Tuesday, February 15, 2011

how goes the battle...

The "Transcendentalists" were offen derided as being airy headed idealists who didn't work and promoted lazy morals. The opposite was most often the case. The way of Thoreau, for instance, was not an easy one. This from "Thoreau's Ecstatic Witness" by Alan Hodder, the best book on the religious life and thought of Thoreau.

"Thoreau conceived of the warrior's life essentially in moral and religious terms, and the religious life, conversely, in heroic and military terms. Moral virtue was something to be aspired to, fought for. "Virtue is the deed of the bravest," he wrote in 1842. "It is the art which demands the greatest confidence and fearlessness. Only some hardy soul ventures upon it-it deals in what it has no experience in. The virtuous soul possess a fortitude and hardihood which not the grenadier nor the pioneer can match." Courage and strenghth were as much the virtues of the religious ascetic as the military conqueror.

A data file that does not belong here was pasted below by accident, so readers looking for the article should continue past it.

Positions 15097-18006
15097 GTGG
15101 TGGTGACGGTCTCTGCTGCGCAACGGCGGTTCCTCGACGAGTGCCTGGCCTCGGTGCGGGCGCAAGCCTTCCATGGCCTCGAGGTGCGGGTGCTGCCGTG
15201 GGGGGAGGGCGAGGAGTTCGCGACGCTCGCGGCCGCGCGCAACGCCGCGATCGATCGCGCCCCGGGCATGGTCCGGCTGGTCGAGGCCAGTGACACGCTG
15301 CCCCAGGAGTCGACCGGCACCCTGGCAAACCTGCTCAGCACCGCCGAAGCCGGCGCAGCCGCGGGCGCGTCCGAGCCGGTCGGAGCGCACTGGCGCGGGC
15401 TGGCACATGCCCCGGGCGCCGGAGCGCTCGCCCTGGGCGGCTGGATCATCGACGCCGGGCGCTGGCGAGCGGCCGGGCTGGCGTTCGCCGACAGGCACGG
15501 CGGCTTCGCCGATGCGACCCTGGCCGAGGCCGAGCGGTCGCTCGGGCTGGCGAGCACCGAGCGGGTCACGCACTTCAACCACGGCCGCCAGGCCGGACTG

1 comment:

David G. Markham said...

I don't like military metaphors. I don't think that pursuing the religious life requires military qualities and the "warrior" metaphor also leaves me cold.

I think the spiritual life is one of love and to be a lover requires faith in the best and courage in the face of the risk of being hurt and being disappointed. The greatest love is loving the person you want to become. Growing into oneself takes first of all awareness, and "consciousness raising" and the willingness to follow one's own discoveries and conclusions and not just give into the convention of one's peers and society.

This takes self knowledge and discipline and effort.

I wish we could drop the military vocabulary. I idea that being a "Soldier for Christ" has got us into big trouble.